PSYS_SRC_MAX_AGE, life,
                        PSYS_SRC_TEXTURE, texture,
                        PSYS_PART_START_ALPHA, startAlpha,
                        PSYS_PART_END_ALPHA, endAlpha


        keystate = 0 ;
        //target = llGetLinkKey(2) ;
        updateParticles() ;
        //llParticleSystem([]) ;


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As far as having the cauldron give out candy when touched, that's pretty simple.


Just have the candy objects in the inventory of Cauldron.  In the state_entry() or on_rez() event, build a list of the candy objects in the inventory (and possibly in the changed() event, if you want it to update dynamically.)


Then, in the touch_start() event, have it do a llGiveInventory() and give a random entry from the list to the toucher.



Now, as for the particles.....


For smoke, I'd go with a cone pattern, that is wide, to start.  If the min of something is less than the max, it automatically gets set to the max, as I recall.  Might want to adjust those to more correct values.  Then just experiment with other parameters.


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We're glad to see you coming back with questions, Luxz.  It's a good way to learn.

The best way to learn how particles work is to experiment.  Go to the Particle Lab in world and wander around, playing with Jopsy's many displays and tutorials to see what each of the parameters does.  Then spend time in their sandbox, where you can get samples of scripts for many common effects.  I made a collection of those myself a long time ago and I still use some of them as starting points when I want to create a new effect.

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ah, that was very technical

i'm just a beginner when it comes to scripting,

when you mean inventory do you mean ''content'' the objects content where you  normally put scripts?

 i found a code ''random item giver'' this may sound like a dumb question but i'm going to ask anyway.. where would i input the name of the items.. or how would i input the folder  or make it so it (the script) knows that there is a folder  full of objects? cause there is no state_entry() or on_rez()

do  i put it in :  touch_start(integer total_number) or is that the place where you input how many objects are in the folder?


//Emmas Seetan //21 September, 16:46  default {     touch_start(integer total_number)     {         float totalobjects = llGetInventoryNumber(INVENTORY_OBJECT); //number of objects         totalobjects = llFrand(totalobjects); //Total objects         llGiveInventory(llDetectedKey(0),llGetInventoryName(INVENTORY_OBJECT, (integer)totalobjects)); //Give any random  object out of the total     } }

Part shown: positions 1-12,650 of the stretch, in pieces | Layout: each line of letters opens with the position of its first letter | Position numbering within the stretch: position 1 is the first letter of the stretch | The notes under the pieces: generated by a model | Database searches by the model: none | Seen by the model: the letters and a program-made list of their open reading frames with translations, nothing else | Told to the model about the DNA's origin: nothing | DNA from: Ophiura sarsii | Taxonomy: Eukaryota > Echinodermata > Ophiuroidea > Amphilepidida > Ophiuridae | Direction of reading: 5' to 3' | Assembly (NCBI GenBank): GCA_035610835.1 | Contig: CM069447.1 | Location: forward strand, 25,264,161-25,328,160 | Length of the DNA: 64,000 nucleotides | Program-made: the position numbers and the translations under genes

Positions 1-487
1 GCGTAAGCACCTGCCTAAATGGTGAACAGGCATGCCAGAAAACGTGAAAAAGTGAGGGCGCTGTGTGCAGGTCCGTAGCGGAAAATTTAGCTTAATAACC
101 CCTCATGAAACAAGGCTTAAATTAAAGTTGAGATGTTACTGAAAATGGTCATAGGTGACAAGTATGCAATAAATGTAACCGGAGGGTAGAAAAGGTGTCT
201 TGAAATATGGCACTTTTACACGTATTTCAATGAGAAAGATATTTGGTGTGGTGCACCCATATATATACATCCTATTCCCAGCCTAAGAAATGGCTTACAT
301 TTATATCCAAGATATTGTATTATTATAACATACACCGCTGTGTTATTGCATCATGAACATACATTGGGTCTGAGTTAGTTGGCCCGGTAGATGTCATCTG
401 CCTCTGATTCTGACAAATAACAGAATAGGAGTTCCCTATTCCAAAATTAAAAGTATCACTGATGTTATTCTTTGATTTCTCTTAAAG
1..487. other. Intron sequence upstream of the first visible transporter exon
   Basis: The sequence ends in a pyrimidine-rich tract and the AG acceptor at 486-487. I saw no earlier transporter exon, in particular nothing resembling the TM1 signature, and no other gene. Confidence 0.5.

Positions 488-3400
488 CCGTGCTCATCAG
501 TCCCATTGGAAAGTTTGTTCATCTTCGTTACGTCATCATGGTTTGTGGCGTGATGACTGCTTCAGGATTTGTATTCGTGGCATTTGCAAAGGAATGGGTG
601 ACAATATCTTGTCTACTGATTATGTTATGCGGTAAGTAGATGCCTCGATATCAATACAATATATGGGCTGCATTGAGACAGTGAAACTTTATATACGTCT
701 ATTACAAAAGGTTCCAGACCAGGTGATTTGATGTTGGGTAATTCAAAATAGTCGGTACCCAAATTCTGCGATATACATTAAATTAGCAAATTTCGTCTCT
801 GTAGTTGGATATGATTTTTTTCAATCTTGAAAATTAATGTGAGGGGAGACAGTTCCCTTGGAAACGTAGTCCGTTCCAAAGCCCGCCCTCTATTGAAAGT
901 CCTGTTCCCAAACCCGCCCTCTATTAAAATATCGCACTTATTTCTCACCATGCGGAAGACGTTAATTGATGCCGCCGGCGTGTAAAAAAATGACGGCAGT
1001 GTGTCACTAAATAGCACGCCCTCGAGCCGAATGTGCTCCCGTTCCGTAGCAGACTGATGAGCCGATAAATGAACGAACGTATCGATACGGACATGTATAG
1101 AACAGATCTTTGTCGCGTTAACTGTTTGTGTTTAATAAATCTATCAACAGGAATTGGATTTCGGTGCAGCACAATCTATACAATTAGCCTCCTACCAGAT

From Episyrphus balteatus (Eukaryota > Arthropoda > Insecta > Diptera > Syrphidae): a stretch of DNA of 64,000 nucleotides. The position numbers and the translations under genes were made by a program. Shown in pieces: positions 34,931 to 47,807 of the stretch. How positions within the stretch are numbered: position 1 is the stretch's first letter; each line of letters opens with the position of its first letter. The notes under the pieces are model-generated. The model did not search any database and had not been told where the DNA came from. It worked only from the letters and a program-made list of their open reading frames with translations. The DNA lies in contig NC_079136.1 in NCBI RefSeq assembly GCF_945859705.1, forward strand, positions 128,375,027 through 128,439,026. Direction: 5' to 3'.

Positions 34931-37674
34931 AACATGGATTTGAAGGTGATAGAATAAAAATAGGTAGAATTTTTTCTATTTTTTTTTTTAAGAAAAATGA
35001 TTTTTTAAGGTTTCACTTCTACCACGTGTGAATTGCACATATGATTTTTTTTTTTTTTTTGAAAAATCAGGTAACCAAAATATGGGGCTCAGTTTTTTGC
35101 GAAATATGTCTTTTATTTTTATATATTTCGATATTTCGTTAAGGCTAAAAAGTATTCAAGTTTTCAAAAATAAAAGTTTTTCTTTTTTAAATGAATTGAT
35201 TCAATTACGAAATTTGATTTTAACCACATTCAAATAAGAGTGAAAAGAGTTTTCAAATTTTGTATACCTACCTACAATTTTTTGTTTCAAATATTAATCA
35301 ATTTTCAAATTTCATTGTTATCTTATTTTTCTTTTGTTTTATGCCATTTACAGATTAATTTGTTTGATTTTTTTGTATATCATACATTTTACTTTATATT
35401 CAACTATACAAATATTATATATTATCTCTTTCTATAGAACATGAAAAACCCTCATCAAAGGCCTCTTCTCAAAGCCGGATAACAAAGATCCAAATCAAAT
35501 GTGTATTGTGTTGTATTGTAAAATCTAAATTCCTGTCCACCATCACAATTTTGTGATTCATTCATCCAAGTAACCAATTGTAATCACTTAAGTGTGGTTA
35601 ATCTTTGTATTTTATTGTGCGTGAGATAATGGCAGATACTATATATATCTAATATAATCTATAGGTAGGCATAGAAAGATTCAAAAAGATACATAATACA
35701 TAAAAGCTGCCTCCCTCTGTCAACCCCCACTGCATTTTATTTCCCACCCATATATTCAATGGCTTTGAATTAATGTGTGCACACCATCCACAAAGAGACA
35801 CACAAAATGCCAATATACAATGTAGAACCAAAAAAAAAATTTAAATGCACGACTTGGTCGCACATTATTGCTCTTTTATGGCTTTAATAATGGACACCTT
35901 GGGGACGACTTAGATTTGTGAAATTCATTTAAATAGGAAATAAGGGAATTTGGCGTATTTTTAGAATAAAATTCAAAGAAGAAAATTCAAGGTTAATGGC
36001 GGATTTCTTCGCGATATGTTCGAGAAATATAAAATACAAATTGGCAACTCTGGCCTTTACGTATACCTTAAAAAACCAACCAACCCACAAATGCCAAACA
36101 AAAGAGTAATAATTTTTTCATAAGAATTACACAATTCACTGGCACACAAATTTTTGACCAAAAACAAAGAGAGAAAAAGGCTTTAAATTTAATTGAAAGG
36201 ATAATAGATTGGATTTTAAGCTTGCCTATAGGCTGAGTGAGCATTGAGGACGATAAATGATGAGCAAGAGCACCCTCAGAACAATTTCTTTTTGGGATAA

Rolig Loon thanks :) , yeah i was there yesterday browsing and tinkering , but i get scared sometimes changing the numbers  of the coding at times, i geuss i have to make sure the script is copyable before i start to tinker with it :P just in case i mess up.

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That's a nice, self-contained random giver script.  Take a good look at each function it uses and refer to the LSL wiki to see why it's there.  Basically, whenever anyone touches it, the script

(1) asks how many objects are in its own inventory (Yes, that always means the Contents of the object where the script is located)

(2) Creates a random number between 0 and that total number

(3) Gives whoever touched it (llDetectedKey(0)) the object in inventory (INVENTORY_OBJECT) with that number.

Try it and see.

Never be afraid to experiment.  Keep  working copy of a script that sort of does what you want, and beat the heck out of it till it does exactly what you want.  The worst that can happen (usually) is that the script fails utterly and you have to start over.

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Sorry if I was a bit too technical there, I wasn't sure what level you are at......


The content tab of the Cauldron object is it's "inventory".  You can't put folders in there, just objects, notecards, textures, etc.


The generic script you posted does all of its work in the touch_start() event.  There are other events you can 'catch' when they happen.  Some happen automatically, some happen when certain things occur (like touch_start() is called whenever someone touches the object the script is in.)


So you would drop the various 'candy' objects into the cauldrons' content tab.  Then, when your script calls

integer num_objects = llGetInventoryNumber(INVENTORY_OBJECT);